Court orders or agreements sometimes specify who is or is not required to sign a consent letter for children travelling abroad. If in doubt about who should sign the letter, consult with a lawyer.

https://travel.gc.ca/docs/child/consent-letter_lettre-consentement-eng.pdf

 

The Following information concerns U.S. Citizens entering Canada

When you enter Canada, a CBSA officer may ask to see your passport and a valid visa, if one is necessary. If you are a citizen of the United States, you do not need a passport to enter Canada. However, you should carry proof of your citizenship, such as a birth certificate, certificate of citizenship or naturalization, as well as photo identification. If you are a permanent resident of Canada or the U.S, you should bring your Permanent Resident Card with you.

Travelling with Children

Parents who share custody of their children should carry copies of the legal custody documents. It is also recommended that they have a letter of authorization from the other custodial parent to take the child on a trip out of the country. Such a letter will confirm that the child is not being abducted or taken against his/her will. The parents’ full name, address and telephone number should be Included in the letter of authorization.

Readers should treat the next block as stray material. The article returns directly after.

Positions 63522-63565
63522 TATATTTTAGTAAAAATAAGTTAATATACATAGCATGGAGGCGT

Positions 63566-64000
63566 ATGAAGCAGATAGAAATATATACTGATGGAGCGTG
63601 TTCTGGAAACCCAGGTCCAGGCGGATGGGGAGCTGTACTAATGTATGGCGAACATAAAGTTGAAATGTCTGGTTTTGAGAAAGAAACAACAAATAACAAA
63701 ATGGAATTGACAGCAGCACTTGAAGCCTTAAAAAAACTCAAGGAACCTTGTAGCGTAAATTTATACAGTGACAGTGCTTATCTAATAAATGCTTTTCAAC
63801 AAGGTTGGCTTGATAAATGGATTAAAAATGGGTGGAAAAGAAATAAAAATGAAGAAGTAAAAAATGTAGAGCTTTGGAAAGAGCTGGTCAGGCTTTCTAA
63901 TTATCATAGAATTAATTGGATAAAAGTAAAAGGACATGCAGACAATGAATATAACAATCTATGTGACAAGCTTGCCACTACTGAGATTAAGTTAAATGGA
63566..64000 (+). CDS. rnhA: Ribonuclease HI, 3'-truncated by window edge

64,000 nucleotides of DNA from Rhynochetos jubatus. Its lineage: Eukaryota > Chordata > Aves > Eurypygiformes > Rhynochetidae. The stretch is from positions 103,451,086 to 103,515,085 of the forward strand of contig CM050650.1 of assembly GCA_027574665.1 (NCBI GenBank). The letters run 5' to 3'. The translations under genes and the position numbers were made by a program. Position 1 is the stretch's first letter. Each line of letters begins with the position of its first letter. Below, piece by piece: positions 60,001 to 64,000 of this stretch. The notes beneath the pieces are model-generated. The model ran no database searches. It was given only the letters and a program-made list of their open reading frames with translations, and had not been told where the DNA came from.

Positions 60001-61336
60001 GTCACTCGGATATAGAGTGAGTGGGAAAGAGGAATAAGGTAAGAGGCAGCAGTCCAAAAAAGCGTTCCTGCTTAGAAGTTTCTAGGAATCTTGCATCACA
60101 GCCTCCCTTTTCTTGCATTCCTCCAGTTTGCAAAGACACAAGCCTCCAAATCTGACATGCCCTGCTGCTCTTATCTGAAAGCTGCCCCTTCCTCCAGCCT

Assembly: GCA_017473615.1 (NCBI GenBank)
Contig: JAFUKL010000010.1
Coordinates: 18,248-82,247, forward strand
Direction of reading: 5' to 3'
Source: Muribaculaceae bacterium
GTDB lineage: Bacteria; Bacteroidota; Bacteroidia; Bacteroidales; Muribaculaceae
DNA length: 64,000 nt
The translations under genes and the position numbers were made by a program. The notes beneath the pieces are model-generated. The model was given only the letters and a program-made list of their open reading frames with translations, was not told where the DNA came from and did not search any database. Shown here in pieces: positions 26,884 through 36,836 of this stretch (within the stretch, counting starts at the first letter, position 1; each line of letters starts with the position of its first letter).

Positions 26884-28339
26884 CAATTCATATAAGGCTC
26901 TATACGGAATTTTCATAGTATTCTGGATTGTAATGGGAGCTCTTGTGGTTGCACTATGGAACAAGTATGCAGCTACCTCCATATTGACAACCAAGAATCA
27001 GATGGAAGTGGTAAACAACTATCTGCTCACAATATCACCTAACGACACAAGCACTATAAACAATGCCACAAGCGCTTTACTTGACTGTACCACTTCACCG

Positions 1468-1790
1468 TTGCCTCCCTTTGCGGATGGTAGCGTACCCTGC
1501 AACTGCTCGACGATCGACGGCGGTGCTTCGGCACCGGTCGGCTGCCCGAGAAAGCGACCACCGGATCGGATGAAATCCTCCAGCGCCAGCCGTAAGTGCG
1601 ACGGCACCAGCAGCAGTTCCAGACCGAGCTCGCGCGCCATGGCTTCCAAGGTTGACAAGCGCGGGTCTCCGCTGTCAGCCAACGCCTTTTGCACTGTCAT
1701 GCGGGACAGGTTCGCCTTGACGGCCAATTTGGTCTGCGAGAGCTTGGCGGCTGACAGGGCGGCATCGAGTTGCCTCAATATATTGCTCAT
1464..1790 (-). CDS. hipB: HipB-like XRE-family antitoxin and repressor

When travelling with a group of vehicles, parents or guardians should arrive at the border in the same vehicle as the children.

Adults who are not parents or guardians should have written permission from the parents or guardians to supervise the children. The permission letter should include addresses and telephone numbers where the parents or guardian can be reached.

CBSA officers watch for missing children, and may ask detailed questions about the children who are travelling with you

The Following information concerns U.S. Citizens returning home from Canada

U.S. citizens returning home from Canada, Mexico, the Caribbean or Bermuda, by land or sea, are required to present one of the travel documents listed below.

U.S. Passport – This is an internationally recognized travel document that verifies a person’s identity and nationality. It is accepted for travel by air, land and sea.